“We’re entering an era of consumer-centric insurance that will likely be marked by a surge in new digital offerings and serious efforts by insurers to improve the auto insurance shopping experience,” says Tom Super, director of the property and casualty insurance practice at J.D. Power.
This shift is happening across all lines of coverage, even small commercial.
While citizens on the new 17th-century frontier may have been hesitant to buy coverage without the guidance of an agent, many 21st-century buyers have no such qualms. Nearly half of consumers responding to a survey conducted by Clearsurance said that they would purchase an insurance policy online, while 65% believe this will be the primary channel for purchasing coverage within the next five years.
According to research conducted by Accenture, consumers are open to a number of new possibilities when it comes to buying the policies they need:
Power in the form of profits may have shifted to distribution, but consumers are making a power play of their own, demanding greater service and amenities and taking their business to the carrier most capable of meeting preferences and price points. In a world of shifting power, creating an active, online distribution channel puts more of the profit back into the carrier’s bottom line and allows it to attract more customers in three distinct ways.
Cutting Transaction Costs
According to a report from the Geneva Association, the leading international insurance think tank for strategically important insurance and risk management issues, 40% of P&C premiums are absorbed by transaction costs, leading to inflated policy pricing that drives away potential customers. PwC pegs distribution as a heavy culprit, reporting that 30% of the cost of an insurance product is eaten up in distribution.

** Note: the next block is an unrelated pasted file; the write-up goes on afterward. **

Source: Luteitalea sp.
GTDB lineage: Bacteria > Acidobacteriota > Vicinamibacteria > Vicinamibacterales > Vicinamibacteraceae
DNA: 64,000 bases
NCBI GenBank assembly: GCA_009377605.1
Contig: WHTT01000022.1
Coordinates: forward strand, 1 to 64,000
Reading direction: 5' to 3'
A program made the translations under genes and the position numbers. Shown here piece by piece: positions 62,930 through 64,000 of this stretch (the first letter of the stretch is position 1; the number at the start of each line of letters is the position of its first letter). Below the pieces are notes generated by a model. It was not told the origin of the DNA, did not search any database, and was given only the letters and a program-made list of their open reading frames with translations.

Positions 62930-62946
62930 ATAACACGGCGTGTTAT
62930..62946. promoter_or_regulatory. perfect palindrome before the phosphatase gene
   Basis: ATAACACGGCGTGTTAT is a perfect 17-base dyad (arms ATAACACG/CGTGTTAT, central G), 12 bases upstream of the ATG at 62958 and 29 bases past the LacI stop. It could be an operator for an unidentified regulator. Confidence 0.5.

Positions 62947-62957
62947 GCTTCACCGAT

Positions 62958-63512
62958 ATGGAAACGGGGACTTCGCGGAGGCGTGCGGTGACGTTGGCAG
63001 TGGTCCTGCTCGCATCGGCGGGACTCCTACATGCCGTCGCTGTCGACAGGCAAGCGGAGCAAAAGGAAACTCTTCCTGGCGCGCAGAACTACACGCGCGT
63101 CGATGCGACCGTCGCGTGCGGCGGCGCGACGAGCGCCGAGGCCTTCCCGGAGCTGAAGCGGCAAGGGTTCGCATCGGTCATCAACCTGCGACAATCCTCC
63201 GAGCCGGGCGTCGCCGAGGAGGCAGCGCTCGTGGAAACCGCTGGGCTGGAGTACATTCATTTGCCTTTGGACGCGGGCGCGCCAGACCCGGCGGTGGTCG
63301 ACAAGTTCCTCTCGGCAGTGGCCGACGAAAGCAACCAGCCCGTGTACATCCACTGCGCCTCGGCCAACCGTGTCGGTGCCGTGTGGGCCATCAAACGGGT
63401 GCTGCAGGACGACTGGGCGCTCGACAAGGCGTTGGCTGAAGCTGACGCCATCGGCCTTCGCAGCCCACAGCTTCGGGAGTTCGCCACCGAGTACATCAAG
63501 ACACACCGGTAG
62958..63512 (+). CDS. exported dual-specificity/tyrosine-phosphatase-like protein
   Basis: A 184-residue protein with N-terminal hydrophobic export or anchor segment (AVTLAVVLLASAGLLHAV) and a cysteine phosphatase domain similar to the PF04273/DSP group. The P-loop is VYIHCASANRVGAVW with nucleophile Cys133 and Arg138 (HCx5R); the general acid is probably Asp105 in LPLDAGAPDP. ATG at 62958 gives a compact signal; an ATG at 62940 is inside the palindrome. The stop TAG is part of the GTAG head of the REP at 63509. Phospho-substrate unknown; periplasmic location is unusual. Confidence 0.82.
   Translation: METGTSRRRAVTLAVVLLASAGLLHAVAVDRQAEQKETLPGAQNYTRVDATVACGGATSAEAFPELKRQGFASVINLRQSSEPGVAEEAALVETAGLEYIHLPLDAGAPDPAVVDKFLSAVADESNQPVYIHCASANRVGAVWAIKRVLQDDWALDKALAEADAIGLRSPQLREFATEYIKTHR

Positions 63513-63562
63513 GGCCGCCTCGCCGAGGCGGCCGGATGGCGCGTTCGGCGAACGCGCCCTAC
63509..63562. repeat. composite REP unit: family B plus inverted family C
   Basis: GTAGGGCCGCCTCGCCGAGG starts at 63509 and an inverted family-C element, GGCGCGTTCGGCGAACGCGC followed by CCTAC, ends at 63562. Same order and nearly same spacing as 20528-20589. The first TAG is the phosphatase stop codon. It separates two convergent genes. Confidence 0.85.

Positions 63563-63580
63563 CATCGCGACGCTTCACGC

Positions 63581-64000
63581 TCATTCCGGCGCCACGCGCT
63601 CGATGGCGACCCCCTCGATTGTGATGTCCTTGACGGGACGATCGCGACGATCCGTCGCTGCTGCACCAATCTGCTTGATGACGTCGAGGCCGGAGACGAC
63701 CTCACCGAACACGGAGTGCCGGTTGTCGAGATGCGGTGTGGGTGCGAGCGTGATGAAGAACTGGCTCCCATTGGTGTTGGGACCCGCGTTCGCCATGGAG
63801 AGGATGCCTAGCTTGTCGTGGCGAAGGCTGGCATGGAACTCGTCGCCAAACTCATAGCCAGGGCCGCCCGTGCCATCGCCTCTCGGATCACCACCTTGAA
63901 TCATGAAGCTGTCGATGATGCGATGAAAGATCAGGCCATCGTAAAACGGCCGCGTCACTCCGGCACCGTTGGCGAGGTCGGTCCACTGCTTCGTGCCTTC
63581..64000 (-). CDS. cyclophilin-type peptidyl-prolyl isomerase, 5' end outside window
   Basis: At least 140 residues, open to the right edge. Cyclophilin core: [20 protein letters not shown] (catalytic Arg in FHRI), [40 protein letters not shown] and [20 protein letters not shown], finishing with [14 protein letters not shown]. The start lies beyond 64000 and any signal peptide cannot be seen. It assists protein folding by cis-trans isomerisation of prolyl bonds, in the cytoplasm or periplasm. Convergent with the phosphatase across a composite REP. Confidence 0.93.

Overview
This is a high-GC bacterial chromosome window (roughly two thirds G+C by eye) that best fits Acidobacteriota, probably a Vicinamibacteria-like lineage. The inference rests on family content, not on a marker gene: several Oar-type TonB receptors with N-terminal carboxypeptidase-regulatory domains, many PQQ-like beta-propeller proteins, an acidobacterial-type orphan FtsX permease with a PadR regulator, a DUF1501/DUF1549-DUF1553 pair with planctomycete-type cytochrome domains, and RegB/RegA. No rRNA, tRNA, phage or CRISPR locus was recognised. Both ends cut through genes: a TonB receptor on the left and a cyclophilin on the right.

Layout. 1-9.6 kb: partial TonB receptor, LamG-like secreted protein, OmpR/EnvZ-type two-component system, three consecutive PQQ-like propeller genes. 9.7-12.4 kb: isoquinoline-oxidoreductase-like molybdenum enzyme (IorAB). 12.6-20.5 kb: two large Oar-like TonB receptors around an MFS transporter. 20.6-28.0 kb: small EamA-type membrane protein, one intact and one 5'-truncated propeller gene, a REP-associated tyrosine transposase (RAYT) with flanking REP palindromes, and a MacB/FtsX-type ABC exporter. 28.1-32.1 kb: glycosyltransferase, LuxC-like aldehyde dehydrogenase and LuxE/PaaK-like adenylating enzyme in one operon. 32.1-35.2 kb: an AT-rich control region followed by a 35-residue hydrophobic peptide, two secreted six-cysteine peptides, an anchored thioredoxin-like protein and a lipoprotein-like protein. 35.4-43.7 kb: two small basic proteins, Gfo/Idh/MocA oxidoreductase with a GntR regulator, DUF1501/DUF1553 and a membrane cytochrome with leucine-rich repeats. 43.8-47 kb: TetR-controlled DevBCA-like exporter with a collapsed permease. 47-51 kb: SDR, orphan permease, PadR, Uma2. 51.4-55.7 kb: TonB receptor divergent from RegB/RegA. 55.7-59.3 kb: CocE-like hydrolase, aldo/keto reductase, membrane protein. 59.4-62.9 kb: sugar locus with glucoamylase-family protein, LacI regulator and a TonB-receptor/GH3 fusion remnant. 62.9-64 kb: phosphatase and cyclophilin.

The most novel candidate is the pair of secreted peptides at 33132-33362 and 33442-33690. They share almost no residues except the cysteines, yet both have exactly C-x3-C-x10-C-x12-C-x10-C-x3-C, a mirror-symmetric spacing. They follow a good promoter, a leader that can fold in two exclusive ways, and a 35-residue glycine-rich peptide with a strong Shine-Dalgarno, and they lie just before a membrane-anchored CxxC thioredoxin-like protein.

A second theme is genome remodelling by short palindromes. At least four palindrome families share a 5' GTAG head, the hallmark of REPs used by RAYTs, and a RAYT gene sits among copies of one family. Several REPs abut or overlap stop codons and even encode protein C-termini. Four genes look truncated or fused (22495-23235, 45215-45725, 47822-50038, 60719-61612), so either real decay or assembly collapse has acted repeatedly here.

On the other hand, Bain predicts that insurers could cut the cost of acquisition by as much as 43% through digitalization. Underwriting expenses could drop as much as 53%.
Reducing these costs allows insurers to present a more attractively priced product to consumers, an important consideration given that 50% of customers base their loyalty with an insurer on price.
To understand how costs are reduced through digital distribution, it helps to understand how a leading digital distribution platform works to raise efficiency. According to PwC, up to 80% of the underwriting process can be consumed by administrative tasks that require manual workarounds, such as re-entering information into multiple systems.